by Kathryn Hockett

June 2002
ISBN: 0-821-77258-9
Reviewer Graphic Button Zebra Books
Mass Market Paperback

It's Gwyneth's wedding day. She is the daughter of an English Lord, and she lives in Wessex in 858 A.D. In the middle of her wedding ceremony, Vikings attack. They scatter the guests and Gwyneth tries to flee. One Viking catches her and drags her into an empty room. He rips her bodice, and then stops and stares. Around her neck Gwyneth wears a pendant that was given to her when she was a child. It was given to her by a captured slave – a Viking boy - whom she set free.

Selig, who had vowed revenge against the English Lord who'd imprisoned him as a child, comes to England bent on mayhem. But when he grabs a lovely young woman, he finds the girl who set him free so many years before. She still wears his pendant around her neck.

He tells her to hide and in his turn, sets her free. Of course, Gwyneth doesn't listen, and instead goes looking for her family. She finds her young brother hiding in a well, and he tells her that her fiancé was seen talking to the Viking warrior. Treachery! He was planning on marrying her to get her father's lands. He was counting on the Vikings to massacre everyone, but Selig tells his men to leave. Disgruntled, the Viking warriors leave. But one sees Gwyneth and steals her for his own.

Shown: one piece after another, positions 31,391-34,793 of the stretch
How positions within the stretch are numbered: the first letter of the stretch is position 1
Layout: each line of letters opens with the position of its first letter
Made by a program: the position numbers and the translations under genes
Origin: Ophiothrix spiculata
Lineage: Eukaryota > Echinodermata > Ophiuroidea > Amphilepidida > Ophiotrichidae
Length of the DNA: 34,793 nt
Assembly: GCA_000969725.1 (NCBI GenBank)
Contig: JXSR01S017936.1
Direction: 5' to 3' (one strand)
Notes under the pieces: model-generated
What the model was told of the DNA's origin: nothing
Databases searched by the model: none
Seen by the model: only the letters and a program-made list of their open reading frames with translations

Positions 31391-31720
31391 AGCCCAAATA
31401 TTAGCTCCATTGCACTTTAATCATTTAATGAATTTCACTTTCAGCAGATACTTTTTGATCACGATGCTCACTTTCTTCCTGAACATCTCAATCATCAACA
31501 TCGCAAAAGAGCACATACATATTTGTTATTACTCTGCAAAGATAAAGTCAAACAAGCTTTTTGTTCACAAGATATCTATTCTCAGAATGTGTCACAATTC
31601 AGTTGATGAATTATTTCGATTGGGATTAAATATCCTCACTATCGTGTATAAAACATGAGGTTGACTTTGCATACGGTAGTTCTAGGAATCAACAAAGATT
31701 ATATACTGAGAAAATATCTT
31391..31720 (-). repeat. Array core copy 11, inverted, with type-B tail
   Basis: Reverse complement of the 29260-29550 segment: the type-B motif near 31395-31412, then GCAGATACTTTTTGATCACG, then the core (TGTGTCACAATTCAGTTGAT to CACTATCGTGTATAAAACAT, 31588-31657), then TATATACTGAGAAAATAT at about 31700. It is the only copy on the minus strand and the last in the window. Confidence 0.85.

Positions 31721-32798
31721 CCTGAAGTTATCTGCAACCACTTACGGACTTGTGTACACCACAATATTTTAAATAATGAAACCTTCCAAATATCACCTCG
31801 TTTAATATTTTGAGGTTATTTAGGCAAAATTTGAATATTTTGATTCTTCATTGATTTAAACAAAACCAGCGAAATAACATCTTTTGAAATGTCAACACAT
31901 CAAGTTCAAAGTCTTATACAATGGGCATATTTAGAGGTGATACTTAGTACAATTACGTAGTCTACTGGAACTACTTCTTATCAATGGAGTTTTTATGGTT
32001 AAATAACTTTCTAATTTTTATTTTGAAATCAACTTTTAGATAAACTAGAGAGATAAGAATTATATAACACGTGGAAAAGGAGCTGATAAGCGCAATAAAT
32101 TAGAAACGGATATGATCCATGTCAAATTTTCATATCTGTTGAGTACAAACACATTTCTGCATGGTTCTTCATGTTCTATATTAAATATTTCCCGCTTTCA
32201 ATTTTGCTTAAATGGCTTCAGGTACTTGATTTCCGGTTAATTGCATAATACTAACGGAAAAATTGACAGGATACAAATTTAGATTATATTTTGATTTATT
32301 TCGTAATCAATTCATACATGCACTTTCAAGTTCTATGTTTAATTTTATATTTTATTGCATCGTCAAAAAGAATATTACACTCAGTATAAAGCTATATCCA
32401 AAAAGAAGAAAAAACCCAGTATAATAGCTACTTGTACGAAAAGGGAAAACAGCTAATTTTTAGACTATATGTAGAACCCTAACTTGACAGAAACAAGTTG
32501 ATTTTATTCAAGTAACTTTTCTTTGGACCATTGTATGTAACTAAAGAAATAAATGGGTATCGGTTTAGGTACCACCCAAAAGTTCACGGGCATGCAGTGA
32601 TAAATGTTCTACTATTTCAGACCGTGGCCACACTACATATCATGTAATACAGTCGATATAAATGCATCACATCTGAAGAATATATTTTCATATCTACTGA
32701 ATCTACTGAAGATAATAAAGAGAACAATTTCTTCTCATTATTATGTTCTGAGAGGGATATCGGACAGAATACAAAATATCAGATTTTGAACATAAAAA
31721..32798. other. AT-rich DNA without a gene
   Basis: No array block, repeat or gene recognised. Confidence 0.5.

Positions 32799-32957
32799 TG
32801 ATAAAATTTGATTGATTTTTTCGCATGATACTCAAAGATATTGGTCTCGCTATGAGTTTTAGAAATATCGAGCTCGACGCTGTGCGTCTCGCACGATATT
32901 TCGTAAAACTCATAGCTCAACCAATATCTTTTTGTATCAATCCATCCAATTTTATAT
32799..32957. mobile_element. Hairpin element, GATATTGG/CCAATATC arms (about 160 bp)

Selig finds out and saves her from her captive, but by now they are at sea, and she must reconcile herself to the idea of becoming a Viking woman.

This was a terrible book, with wooden writing and improbable dialogues. At one point Gwyneth cries "I'm surrounded by enemies…!" Well, of course she is. She's on a Viking boat. She decides to jump overboard. If only Selig hadn't saved her the last minute, then I wouldn't have had to wade through the rest of the book. First she gets to the settlement, finds her new home (a hovel) and puts her bearskin on the floor to sleep. Otherwise, the place has no windows and just a cooking pot in the center of the room, with a hole in the roof to let the smoke out.

She runs away that night (though she has no idea of where she is) and is soon caught. So the story goes on. The writing, as I said before, is wooden and the descriptions leave no impression. I kept trying to get a feel for the time or the place, or even grow attached to a character, but I couldn't. I was very disappointed with Conqueror. If you like Vikings, romance and adventure, find another book.

Reviewed in September 2002 by Jennifer.

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